Roy said after the meeting that he plans to either file a separate lawsuit challenging the board’s decision or to join the lawsuit that’s now pending in federal court.
Roy said he also wants to add Beasley to the list of board members who should recuse themselves based on alleged bias against Cooper. Roy claimed the board is rushing its process to beat the clock because elections are in November and a new board takes office in January.
“It’s a witch hunt,” Roy said.
The charges stem from an investigation of Cooper that the board hired Blunt to conduct. Blunt, who was hired in May, provided the board the findings of his investigation in late August in the form of a PowerPoint presentation.
Both Blunt and Guice said a copy of Blunt’s full investigative report was withheld from the board because it contained information that was irrelevant to the charges against Cooper and they didn’t want to prejudice board members in their decisions.
Bouillion questioned how he could be expected to make a decision on accepting the charges against Cooper when he did not have a copy of Blunt’s findings.
He showed four, small legal-sized sheets of paper he made notes on during Blunt’s PowerPoint presentation last month.
“I think it’s absolutely absurd as an elected official in this parish (that) this is all I have to base my opinion on,” Bouillion said, demanding a copy of Blunt’s full report.
Later in the meeting, Cobb made a similar request for a copy of the full report and Cockerham questioned why Beasley had been given access to the report. Beasley had said he had received a rough draft of the report. On Thursday, Blunt clarified that Beasley received limited information to help the attorney verify facts that were included in the report.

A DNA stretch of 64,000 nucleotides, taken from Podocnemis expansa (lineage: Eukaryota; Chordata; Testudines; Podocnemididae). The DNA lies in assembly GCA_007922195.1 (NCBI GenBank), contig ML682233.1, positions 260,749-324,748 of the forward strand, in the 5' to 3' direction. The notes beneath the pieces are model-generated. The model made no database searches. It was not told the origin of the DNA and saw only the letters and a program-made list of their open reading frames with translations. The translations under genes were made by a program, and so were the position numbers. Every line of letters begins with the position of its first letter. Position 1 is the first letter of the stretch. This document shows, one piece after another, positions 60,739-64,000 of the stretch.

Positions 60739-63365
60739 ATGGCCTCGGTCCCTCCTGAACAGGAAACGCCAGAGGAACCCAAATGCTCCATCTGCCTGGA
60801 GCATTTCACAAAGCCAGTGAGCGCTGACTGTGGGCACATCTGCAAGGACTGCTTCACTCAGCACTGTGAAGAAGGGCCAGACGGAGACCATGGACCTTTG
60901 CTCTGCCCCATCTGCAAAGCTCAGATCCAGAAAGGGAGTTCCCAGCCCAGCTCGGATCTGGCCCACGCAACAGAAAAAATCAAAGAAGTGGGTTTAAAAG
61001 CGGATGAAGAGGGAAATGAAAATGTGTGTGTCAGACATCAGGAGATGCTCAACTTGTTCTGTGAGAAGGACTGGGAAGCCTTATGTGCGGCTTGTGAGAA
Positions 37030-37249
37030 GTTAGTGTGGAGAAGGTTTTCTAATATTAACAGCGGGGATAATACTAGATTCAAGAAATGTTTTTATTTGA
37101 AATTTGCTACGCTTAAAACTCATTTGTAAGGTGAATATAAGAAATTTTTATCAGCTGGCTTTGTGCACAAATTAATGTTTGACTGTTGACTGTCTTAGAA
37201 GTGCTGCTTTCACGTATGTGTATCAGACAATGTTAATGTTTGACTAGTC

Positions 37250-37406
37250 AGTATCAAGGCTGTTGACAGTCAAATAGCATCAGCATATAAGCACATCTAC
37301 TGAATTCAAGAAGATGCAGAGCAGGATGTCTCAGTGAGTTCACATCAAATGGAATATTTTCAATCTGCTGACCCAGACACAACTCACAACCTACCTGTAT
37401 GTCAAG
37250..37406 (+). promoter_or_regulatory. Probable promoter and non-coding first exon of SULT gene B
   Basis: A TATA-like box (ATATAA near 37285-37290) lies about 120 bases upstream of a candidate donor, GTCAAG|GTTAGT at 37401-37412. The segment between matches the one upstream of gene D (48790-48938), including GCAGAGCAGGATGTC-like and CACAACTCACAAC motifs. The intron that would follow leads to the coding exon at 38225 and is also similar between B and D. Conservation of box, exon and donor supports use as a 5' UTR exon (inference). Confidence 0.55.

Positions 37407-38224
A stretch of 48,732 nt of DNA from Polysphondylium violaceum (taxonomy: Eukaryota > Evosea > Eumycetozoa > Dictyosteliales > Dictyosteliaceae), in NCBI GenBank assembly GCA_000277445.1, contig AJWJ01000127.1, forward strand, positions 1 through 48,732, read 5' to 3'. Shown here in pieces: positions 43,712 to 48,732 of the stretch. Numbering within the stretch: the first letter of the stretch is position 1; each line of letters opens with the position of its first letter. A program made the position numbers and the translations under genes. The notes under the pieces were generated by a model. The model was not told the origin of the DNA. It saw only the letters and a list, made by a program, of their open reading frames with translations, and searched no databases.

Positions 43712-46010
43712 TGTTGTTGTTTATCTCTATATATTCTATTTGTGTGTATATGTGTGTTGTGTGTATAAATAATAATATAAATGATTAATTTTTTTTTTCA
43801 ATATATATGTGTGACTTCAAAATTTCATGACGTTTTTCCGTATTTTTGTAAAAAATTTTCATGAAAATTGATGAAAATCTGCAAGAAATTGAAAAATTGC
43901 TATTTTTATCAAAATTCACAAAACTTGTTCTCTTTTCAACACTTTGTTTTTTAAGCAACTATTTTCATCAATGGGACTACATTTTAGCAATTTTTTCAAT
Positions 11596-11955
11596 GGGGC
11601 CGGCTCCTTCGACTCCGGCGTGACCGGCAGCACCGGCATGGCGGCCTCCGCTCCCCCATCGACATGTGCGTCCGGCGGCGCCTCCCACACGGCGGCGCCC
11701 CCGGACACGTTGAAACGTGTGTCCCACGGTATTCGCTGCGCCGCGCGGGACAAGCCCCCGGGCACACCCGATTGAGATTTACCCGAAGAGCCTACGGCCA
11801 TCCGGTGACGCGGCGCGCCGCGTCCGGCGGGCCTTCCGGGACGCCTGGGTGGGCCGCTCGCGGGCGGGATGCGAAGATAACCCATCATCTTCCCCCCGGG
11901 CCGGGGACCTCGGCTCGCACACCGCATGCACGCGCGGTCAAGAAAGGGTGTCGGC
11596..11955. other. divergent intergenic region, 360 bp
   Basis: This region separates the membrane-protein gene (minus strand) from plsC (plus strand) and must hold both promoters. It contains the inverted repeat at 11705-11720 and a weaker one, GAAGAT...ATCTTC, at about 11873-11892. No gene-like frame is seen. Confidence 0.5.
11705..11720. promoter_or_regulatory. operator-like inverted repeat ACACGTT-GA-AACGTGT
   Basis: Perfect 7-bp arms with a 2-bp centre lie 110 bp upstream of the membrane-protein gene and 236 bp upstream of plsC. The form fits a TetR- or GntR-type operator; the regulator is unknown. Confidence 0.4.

In response to Cobb’s request for the report on Thursday, Guice said it was a personnel record and its release would require a vote of a full majority of the board.
“It is not in the man’s personnel file unless you put it in there,” Cobb told Guice.
“Trying to antagonize attorneys” for the report is futile, Awbrey told Cobb and advised Cobb to make a request on the board agenda for the board to vote on whether or not to release the report.
“Having all this blustering is not doing anyone any good,” Awbrey said.
During the meeting, Davis — who filed the lawsuit pending in federal court — asked the board not to bring charges against Cooper.
Davis credited Cooper for his work in the school system and community, referencing a turnaround plan created by task force groups that provides recommendations on how to improve the district’s performance.
“Instead of considering charges to terminate Dr. Cooper, you should be working closely with him and his administration to fully fund and implement the turnaround plan for the children of our district,” Davis said.
Parent Ella Arsement also spoke in support of Cooper and told the superintendent that though he has made some mistakes, she hoped he continued to serve the district.
“The one constant that I’ve noticed is your focus on our children and trying to better the education for all children, to better our schools and to help our teachers,” Arsement said.
Follow Marsha Sills on Twitter, @Marsha_Sills.